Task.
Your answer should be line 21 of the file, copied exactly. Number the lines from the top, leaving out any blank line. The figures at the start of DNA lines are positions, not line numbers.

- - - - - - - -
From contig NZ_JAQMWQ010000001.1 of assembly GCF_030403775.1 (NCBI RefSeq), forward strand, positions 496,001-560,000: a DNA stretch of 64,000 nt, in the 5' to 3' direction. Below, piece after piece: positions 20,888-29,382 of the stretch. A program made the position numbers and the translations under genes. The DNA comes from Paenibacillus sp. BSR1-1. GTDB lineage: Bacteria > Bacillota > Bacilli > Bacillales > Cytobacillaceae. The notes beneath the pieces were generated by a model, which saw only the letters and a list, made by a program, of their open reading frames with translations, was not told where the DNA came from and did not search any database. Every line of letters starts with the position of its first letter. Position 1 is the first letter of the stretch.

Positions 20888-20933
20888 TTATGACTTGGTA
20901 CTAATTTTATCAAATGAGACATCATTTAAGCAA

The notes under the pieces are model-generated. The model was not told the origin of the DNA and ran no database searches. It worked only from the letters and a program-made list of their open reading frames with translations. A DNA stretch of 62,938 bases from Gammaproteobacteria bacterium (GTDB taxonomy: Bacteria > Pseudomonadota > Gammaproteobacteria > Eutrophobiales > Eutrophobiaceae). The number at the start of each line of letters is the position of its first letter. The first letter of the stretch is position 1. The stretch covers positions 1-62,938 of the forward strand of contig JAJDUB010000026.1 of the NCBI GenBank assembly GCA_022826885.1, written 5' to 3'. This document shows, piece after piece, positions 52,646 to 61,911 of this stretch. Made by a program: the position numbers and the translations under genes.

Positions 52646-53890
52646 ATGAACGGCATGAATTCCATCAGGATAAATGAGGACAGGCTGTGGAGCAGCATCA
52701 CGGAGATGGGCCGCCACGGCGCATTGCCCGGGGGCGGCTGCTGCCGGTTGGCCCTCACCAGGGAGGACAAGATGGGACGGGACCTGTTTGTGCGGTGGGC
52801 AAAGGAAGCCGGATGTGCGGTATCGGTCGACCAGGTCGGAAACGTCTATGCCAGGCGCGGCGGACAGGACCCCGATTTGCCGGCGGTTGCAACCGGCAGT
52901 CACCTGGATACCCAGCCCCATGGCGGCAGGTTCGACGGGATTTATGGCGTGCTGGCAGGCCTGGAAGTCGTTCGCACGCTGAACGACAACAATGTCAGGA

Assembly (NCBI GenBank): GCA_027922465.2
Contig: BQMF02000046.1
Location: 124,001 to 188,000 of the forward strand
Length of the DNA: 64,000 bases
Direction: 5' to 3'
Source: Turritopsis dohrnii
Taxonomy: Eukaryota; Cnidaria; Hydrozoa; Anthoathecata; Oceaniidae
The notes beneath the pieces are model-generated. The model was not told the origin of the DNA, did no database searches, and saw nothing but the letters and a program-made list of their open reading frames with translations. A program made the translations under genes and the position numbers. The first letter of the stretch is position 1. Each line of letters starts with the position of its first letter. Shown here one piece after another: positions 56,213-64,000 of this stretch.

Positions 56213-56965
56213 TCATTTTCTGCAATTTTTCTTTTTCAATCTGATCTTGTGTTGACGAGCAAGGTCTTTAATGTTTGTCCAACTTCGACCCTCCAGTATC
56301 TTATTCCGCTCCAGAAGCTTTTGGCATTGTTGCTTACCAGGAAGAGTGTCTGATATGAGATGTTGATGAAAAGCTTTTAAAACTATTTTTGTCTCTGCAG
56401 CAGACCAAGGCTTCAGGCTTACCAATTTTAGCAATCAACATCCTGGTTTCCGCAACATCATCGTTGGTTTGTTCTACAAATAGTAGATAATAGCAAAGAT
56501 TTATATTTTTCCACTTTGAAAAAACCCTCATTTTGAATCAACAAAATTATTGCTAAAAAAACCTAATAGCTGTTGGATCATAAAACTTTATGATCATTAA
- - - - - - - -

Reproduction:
56301 TTATTCCGCTCCAGAAGCTTTTGGCATTGTTGCTTACCAGGAAGAGTGTCTGATATGAGATGTTGATGAAAAGCTTTTAAAACTATTTTTGTCTCTGCAG